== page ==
"Hunkertime" by Harmony Hammond, on view for 1 year at NMWA!

The Curatorial Department at the National Museum of Women in the Arts is thrilled to unveil the colossal sculpture Hunkertime by New Mexico artist Harmony Hammond.  Spanning over 23 feet in NMWA’s recently opened 3rd floor sculpture gallery, Hunkertime, composed of 9 stocky, ladder-like forms wrapped in thick layers of painted fabric, is a prime example of Hammond’s “wrapped sculptures” of the late 70s and early 80s.  The wrapped structures “hunker” together, leaning on each other in a manner that suggests community and dialogue, which Hammond considers vital to feminist practice.

Harmony Hammond (American, b. 1944), "Hunkertime", 1979-1980; Cloth, wood, acrylic, gesson, latex rubber, rhoplex and metal 83 x 286 in.  On loan from Elizabeth A. Sackler.

Harmony Hammond (American, b. 1944), "Hunkertime", 1979-1980; Cloth, wood, acrylic, gesso, latex rubber, rhoplex and metal 83 x 286 in. On loan from Elizabeth A. Sackler.

A pioneer of the feminist art, Hammond began working in New York in the 1970s when the feminist art movement began to take root. Meeting regularly with a group of women interested in the interconnectedness of gender and art, Hammond began to view artistic medium and processes as vital, meaning-making expressions of gender in art. Hammond and her colleagues discussed how “materials such as fabric and thread, and connective processes referencing the needle arts (stitching, weaving, braiding, knotting, and piecing), previously undervalued and devalued for their associated with women, took on new meanings.” In Hunkertime, the layers of fabric covering the underlying wooden armatures are composed of old rags and clothes collected from her friends. She notes: “It meant that I was literally putting all these women in the work.”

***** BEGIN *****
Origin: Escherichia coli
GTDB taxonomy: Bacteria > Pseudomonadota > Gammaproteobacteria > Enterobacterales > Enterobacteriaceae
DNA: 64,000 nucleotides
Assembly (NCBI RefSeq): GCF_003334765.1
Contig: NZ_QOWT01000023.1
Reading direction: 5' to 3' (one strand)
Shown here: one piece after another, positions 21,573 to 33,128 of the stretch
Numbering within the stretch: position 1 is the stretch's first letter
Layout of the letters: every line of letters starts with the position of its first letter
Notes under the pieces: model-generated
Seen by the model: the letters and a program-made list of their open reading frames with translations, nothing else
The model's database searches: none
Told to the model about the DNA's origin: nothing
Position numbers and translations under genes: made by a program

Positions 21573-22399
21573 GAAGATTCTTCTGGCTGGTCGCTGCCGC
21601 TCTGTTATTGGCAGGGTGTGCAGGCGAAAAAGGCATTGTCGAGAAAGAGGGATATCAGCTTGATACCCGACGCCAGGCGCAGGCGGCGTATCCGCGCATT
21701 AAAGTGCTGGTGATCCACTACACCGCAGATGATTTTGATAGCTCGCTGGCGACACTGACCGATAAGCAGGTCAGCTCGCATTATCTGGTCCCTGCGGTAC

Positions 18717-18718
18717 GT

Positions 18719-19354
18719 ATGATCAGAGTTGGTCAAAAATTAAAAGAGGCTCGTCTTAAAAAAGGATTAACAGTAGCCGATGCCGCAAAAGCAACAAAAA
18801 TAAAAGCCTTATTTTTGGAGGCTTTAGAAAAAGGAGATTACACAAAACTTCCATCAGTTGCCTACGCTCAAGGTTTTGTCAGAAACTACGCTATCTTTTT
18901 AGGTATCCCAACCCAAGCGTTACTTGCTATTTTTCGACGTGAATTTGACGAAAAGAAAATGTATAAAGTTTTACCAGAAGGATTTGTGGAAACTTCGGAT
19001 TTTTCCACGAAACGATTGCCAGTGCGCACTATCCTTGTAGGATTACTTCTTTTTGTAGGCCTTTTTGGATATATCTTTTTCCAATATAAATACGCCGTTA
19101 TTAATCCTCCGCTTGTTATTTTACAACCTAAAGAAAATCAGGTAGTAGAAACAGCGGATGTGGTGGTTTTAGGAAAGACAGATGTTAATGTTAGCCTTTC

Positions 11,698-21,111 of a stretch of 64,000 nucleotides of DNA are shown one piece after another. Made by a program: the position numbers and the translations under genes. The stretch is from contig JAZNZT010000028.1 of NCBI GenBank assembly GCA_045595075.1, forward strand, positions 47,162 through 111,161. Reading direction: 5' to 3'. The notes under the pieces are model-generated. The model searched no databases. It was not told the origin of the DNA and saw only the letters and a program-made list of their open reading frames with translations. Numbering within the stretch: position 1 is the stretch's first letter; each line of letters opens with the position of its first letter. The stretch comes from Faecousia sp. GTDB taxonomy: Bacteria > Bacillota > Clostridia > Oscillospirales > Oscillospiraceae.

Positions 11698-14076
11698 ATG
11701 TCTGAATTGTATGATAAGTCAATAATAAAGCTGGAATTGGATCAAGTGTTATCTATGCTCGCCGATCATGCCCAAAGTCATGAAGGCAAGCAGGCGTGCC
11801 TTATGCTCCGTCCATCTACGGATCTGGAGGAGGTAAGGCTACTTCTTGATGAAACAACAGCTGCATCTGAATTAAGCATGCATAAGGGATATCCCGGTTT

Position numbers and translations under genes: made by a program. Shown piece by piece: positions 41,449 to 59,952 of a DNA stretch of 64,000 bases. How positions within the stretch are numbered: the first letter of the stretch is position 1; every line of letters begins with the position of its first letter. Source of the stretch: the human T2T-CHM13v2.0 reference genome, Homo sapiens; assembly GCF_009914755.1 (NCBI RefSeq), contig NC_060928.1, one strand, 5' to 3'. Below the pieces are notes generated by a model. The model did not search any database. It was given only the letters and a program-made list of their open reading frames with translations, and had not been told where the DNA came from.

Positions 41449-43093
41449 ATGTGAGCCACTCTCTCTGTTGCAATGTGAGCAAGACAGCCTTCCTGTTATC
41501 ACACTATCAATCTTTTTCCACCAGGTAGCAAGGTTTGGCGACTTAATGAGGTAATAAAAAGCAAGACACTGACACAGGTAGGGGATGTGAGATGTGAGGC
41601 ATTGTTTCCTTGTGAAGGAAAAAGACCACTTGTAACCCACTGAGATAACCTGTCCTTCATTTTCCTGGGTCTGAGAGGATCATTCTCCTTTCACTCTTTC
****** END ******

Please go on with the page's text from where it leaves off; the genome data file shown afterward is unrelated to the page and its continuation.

In addition to referencing women’s traditional artistic practices, Hammond’s use of fabric serves as a commentary on the deplorable working conditions of immigrant women employed by the garment industry in Lower Manhattan, where Hammond lived and worked. “Every night the end cuts of bolts of knit fabric were thrown out in dumpsters to be carted away as waste. Using this discarded fabric to ‘make something out of nothing,’ I was able to reference the women working in the sweatshops and myself—a woman and an artist in a capitalist patriarchal culture—with what I called an ‘aesthetic of survival.’”

Hunkertime is generously on loan to NMWA for one year from historian and arts activist Dr. Elizabeth A. Sackler, founder of the Elizabeth A. Sackler Center for Feminist Art at the Brooklyn Museum. The Sackler Center is the permanent home of “The Dinner Party” by Judy Chicago, honoring women’s contributions in all fields throughout history. Lectures and panel discussions about feminist art, theory and activism take place in the Center’s Forum, and featured exhibitions are held in its Feminist Art and Herstory galleries.

About the author: Raphael Sikorra is curatorial assistant at the National Museum of Women in the Arts.